Posted on: 30 January 2019Share
Hydraulic equipment is costly, but vital to the work that your warehouse or industrial facility carries out each day. Lip, radial and cylinder seals, however, which also perform vital functions, can be overlooked until leaks or spills become more common. When working out what went wrong with the seals, consider these failure-inducing situations.
Not Cooling System
A too-hot hydraulic enclosed system will always cause trouble for its components. In fact, the seals might just be the start of your system troubles if the system is consistently overheating. To preserve seals and equipment, you'll need to actively cool things. A simple action like painting every metal surface can have a mild cooling effect, and it might be time to discuss whether temperatures may be lowered without affecting the work you do.
Using Old Seals
If no one is tasked with maintenance of various seals, no one may remember their age. Like most parts and pieces, old seals cannot contain fluids forever. Manufacturer manuals should explain the typical lifespan of a seal; if no one remembers changing the seals, it may be the right time to change them all and start logging seal replacements.
Using Wrong Types
It's possible that you need to reassess the seals to discover whether better options are available. If your system is otherwise operable, perhaps you should upgrade seals to provide a suitable match for the temperatures and fluids they're exposed to.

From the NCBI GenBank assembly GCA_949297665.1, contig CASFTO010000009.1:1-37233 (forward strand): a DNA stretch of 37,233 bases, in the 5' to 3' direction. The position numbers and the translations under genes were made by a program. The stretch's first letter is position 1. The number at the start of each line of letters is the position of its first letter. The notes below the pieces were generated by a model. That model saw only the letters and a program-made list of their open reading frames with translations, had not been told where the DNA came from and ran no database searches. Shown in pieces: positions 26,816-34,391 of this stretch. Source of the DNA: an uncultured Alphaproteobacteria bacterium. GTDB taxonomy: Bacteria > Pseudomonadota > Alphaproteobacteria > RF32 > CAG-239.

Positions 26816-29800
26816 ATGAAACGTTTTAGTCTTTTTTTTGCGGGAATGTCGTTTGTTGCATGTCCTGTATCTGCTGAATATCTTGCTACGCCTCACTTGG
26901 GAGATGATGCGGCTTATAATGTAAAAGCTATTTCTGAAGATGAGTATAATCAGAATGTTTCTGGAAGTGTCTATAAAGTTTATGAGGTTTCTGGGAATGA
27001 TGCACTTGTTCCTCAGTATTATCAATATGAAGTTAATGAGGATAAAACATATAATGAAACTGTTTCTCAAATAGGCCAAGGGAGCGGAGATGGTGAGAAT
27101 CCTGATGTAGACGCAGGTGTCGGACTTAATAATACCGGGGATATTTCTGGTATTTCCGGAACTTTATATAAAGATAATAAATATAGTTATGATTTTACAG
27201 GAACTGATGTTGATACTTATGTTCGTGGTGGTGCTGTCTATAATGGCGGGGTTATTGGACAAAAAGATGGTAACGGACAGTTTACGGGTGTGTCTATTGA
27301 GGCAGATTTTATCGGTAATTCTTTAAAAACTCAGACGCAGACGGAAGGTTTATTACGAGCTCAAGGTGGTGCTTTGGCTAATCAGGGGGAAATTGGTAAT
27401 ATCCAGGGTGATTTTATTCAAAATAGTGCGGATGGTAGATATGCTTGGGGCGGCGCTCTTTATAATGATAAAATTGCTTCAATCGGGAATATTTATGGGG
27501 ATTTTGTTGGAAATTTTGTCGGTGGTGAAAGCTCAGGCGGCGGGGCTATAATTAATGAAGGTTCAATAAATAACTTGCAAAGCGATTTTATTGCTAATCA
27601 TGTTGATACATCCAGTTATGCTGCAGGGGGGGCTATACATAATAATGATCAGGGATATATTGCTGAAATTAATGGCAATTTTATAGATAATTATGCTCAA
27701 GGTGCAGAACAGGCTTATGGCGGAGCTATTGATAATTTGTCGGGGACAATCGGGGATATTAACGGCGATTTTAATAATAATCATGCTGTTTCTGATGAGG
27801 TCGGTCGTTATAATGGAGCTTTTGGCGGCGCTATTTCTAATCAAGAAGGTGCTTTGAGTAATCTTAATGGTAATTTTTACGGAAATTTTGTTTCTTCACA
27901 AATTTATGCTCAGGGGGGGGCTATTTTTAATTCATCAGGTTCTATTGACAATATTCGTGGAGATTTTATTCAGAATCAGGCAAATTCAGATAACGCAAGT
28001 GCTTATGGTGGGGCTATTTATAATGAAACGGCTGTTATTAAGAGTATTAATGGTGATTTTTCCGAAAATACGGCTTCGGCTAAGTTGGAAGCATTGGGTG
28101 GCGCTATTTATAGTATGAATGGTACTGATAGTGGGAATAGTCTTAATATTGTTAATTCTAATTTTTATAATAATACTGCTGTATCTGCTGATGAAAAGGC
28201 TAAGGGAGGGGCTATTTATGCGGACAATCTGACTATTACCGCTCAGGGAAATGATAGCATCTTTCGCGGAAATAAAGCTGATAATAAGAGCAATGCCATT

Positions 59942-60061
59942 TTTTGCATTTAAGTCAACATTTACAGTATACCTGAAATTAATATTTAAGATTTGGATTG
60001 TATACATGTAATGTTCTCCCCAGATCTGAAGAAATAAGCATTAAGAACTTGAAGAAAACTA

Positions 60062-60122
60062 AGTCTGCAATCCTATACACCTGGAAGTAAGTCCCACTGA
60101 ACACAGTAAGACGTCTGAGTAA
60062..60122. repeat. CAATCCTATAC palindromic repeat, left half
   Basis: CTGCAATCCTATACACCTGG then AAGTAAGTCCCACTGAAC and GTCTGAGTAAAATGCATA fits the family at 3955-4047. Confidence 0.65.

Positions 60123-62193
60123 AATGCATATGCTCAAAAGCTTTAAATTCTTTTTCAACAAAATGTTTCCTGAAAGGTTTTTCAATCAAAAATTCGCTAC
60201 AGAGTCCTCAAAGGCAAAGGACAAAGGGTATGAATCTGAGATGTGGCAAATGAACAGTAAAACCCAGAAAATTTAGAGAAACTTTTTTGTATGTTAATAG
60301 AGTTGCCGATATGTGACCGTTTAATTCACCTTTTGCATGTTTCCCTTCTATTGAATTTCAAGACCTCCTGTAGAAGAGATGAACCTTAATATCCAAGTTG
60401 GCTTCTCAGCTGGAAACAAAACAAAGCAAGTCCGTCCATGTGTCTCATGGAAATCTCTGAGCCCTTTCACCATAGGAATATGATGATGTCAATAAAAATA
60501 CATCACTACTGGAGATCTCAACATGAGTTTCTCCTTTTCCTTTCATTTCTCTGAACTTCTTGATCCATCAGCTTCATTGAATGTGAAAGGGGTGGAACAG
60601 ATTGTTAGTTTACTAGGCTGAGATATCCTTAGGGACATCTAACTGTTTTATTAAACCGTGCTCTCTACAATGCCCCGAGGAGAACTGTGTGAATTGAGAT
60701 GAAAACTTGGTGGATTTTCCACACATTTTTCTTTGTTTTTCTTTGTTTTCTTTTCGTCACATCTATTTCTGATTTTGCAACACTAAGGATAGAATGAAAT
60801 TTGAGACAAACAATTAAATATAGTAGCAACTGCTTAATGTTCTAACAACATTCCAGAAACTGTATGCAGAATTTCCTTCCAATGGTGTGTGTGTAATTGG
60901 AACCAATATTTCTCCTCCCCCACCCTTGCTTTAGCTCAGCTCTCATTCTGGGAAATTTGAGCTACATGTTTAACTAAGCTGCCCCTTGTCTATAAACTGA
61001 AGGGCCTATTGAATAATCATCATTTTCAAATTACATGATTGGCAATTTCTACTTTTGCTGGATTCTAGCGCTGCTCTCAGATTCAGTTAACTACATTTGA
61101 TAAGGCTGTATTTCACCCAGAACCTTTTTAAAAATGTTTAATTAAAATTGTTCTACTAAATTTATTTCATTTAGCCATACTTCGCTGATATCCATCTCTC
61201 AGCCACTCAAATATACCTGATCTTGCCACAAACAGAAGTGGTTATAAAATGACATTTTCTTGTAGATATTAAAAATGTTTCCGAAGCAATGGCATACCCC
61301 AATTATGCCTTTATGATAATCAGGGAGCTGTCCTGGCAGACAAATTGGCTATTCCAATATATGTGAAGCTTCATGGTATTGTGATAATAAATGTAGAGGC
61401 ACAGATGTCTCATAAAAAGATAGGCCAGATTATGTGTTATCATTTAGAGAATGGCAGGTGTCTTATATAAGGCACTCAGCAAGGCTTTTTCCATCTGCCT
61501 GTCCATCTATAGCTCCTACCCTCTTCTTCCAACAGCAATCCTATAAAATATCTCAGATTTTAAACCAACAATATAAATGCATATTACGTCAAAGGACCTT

Leaving Dirty Surfaces
Seals left outside to face brutal and varying weather conditions might slowly accumulate mud, freeze over or become covered with snow. Without cleaning, that's bound to interfere with seal integrity. Wipe down seals and keep them free of ice, mud and snow.
Using New Fluids Without Checking Your Seals
As new additive products are released which seem appropriate for your system, you're likely to want to experiment with them. However, when that's done, you should also be checking individual seals to see how your test additives are going to affect them. There might be no effect, but some additives can wear down seal materials.
The filters in hydraulic machines could affect seals too. If filters are being ignored and cleaned infrequently, the metal slivers or other debris which bypass them could become embedded in seals, making them more likely to prematurely tear or rip.
Hydraulic seals should be managed and maintained regularly. Working with shift employees and managers to focus more on checking them and replacing them as needed should reduce overall tears, spills and leaks.